Review: Blazar for S60 3rd Edition Review


Want to zap aliens the old-fashioned way? Then you'd better take a look at Blazar, the 2D scrolling shoot-em-up for smartphones. Does it hit the target, or is it wide of the mark? Read our review to find out...

Author: Elements Interactive

Version Reviewed: 1.45

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Blazar for S60 3rd Edition Review


Blazar title screenBlazar is a traditional scrolling shoot-em-up where you pilot your craft through a 2D maze of corridors with the screen scrolling relentlessly sideways. We're reviewing the S60 3rd Edition version, but you can also get versions for S60 1st/2nd Edition, UIQ2, UIQ3 and Series 80.

Trying to stop your spaceship is a range of hazards including missiles (which can attack from behind), craft-hugging aliens that you have to shake off by speeding up, meteorites which split into pieces when shot, standard baddies that just shoot at you, and of course the usual end-of-level bosses.

To help you there are bonuses scattered throughout the maze including various kinds of weapons and extra shields. If your shields reach zero you lose a life, and if you lose 3 lives the game is over (you start on 2 but 0 counts as your last life).

The meteorites are an unusual "enemy" to shoot as they split into many smaller chunks of rock that fly in all directions. They can also inflict damage on baddies as well as you, so a well-timed blasting of a meteorite may cause your foes more problems than you.

The maze has multiple routes and is auto-generated, you can't just memorise where things are because they won't be there next time. Every so often the scrolling stops and you face a boss. When they're defeated, the scrolling resumes and the auto-generated maze continues but in a harder mode than before, with narrower corridors and more enemies. The enemies also tend to home in on you more as you progress through the game, which makes them harder to dodge (especially the craft-huggers).

Defeating the bosses seem to be entirely a case of dodging their slow-moving bullets while trying to get a few shots at them yourself. There were no apparently weak points or particular strategies, just a case of whose shield runs out first.


Blazar screenshot 1 Blazar screenshot 2

Graphics & Sound

The spaceship moves very smoothly, the maze scrolls steadily and seamlessly, and there's excellent collision detection (for example if a rocket whizzes past and you touch the tip of the flames of its exhaust, that will start to damage you, but if you're just a pixel from the tip you're fine). The number of on-screen enemies steadily increases and by the time you're past the first boss you may see a dozen or more baddies attacking you at once.

However, the graphics are also extremely bland-looking, with backgrounds that are all grey and brown, and not much in the way of texture or detail. Even the bosses, who ought to look a bit special, just seem like scaled-up versions of the standard maze enemies.

Because it's auto-generated and never-ending, the maze does become repetitive. It would have been nice if the developers had at least varied the graphics a bit instead of just giving us more of the same.

The single music track in the game is a typical bit of late-80s/early-90s electronica that matches the Amiga feel of the graphics. It's nice enough but nothing special. The sound effects are a bit annoying as the game is best played on autofire, so the effects consist of "pow pow pow pow pow pow pow pow pow pow pow pow pow pow pow pow pow" ad infinitum. It's a good idea to turn the effects volume down or off.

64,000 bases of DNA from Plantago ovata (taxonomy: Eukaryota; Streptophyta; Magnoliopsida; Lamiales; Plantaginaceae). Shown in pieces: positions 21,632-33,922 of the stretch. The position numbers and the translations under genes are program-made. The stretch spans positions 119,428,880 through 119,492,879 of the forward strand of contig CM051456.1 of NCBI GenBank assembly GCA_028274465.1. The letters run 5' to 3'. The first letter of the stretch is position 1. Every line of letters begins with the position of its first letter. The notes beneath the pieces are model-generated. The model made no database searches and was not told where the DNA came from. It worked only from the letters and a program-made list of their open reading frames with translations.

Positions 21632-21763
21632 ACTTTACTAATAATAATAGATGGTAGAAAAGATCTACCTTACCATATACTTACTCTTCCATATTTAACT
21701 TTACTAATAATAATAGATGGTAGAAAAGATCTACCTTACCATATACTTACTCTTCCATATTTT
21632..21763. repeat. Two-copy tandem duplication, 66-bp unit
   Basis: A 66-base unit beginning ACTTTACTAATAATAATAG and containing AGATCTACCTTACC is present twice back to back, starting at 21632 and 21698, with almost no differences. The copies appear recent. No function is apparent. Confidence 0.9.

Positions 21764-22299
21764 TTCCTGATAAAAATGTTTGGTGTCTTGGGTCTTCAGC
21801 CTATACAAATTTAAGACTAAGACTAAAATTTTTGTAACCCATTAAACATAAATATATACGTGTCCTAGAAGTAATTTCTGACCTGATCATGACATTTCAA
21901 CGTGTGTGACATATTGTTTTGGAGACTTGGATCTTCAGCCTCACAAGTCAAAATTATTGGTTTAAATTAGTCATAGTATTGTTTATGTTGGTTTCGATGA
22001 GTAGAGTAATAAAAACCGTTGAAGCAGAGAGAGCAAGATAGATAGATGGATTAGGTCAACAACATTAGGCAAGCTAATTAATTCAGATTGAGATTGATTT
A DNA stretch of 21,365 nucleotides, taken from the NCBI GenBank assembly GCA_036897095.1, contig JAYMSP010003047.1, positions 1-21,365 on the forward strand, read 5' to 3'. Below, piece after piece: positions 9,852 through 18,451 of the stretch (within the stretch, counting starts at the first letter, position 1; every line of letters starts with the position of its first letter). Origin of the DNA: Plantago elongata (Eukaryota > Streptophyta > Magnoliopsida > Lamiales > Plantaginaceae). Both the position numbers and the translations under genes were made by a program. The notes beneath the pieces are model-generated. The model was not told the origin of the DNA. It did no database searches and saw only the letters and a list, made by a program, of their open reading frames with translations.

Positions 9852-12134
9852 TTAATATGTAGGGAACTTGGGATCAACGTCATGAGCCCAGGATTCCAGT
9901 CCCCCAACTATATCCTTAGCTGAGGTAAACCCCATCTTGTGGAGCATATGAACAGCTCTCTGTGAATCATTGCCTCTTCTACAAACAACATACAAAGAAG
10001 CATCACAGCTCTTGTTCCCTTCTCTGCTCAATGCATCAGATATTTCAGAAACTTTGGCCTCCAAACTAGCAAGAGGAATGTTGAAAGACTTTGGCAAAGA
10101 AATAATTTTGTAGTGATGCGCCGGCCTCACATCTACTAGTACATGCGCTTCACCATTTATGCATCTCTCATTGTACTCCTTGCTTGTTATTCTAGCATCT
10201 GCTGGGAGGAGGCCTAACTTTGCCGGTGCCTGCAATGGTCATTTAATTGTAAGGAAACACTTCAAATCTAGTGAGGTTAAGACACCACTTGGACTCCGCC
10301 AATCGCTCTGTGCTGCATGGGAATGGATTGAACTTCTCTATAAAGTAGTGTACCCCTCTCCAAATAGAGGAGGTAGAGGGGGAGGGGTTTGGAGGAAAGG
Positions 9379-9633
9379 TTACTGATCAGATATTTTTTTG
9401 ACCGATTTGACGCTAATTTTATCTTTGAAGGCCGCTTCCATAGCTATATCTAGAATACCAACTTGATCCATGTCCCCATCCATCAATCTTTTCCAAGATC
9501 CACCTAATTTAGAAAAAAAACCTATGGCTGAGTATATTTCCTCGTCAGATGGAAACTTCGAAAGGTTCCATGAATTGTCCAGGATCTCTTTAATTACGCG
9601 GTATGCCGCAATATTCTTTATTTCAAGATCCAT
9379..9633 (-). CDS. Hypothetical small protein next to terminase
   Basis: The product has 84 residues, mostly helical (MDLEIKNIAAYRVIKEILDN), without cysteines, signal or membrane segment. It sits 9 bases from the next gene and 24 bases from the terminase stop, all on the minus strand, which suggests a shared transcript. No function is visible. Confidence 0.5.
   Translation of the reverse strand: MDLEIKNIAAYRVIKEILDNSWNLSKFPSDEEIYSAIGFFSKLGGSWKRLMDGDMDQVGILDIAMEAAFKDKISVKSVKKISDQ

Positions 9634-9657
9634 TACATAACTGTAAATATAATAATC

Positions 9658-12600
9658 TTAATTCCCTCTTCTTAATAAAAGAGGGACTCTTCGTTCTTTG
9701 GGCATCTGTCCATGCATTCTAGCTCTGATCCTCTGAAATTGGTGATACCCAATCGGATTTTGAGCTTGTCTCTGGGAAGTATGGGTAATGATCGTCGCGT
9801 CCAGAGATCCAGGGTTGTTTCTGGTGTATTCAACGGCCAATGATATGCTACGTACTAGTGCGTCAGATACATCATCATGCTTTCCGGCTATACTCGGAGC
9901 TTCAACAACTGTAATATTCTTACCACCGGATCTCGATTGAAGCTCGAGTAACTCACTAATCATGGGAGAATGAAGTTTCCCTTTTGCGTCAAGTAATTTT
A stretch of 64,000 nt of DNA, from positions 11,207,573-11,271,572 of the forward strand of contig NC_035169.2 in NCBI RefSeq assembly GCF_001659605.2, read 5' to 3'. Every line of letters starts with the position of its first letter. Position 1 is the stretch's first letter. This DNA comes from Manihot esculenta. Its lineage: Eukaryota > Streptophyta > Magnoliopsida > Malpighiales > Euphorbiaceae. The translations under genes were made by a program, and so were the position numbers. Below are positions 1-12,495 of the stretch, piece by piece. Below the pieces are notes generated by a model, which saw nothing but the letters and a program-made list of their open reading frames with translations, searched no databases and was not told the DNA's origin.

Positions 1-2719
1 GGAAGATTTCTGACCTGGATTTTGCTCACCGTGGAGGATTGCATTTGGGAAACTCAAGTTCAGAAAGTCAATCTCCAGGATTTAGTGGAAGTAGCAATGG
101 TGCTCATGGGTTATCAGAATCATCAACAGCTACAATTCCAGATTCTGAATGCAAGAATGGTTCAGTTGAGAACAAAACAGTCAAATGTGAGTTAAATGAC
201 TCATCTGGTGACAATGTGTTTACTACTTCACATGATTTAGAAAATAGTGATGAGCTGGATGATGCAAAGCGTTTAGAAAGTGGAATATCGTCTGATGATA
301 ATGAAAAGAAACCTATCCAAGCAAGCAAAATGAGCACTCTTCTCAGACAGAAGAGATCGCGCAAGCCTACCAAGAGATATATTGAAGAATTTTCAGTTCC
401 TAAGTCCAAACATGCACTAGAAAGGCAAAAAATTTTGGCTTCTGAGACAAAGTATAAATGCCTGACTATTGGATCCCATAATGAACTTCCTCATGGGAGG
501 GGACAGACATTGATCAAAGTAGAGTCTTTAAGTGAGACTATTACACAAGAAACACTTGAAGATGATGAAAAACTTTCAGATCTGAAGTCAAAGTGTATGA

Blazar missile approachingBlazar boss level



Television & Keyboard Test

If you have a Nokia N82, N93, N93i, N95 or N95 8GB you can use any of their functions, including gaming, through a television set thanks to their TV Out feature. This feature works on any set with a composite or SCART connection (SCART-only sets will require a very cheap composite adaptor however).

You can also use a wireless Bluetooth keyboard to control any S60 device. Keyboards that support the HID profile are compatible with S60 devices.

Blazar works fine on a television. The graphics look a bit pixelly, but the enemies and objects are much easier to see, especially the smallest chunks of meteorite.

The keyboard works exceptionally well as the arrow keys let you manoeuvre your craft more precisely, and there are no other controls to worry about if you have autofire switched on.

Blazar on a television set




Blazar looks and feels very much like something from the Atari ST or Amiga home computers. If you're the kind of person who plays games for high scores, and if you're a fan of old-school 2D shoot-em-ups, then this game may be for you.

It doesn't look amazing, but it doesn't look awful either. It gets repetitive, but it's playable as far as it goes.

Other smartphone 2D shoot-em-ups such as Sky Force make Blazar seem dated, but if you hanker after River Raid-style endless ever-narrowing gameplay then you may enjoy it. It's also worth bearing in mind that this is a very low-price game, less than €5 at the time of writing, and at that price you do probably get your money's worth.

AAS Score: 73%


PS: You can see a gameplay video of Blazar over on the Unofficial Nokia Gaming Blog.



About this review:

The game reviewed here was the Symbian S60 3rd Edition version of Blazar. It was reviewed on a Nokia N93. The screenshots are taken from the horizontal QVGA version, but the game is also available in vertical versions for QVGA, 352x416 and 176x208.

You can try or buy Blazar for S60 3rd Edition at this link.

There are also S60 1st/2nd Edition, Series 80, UIQ2 and UIQ3 versions at the same link


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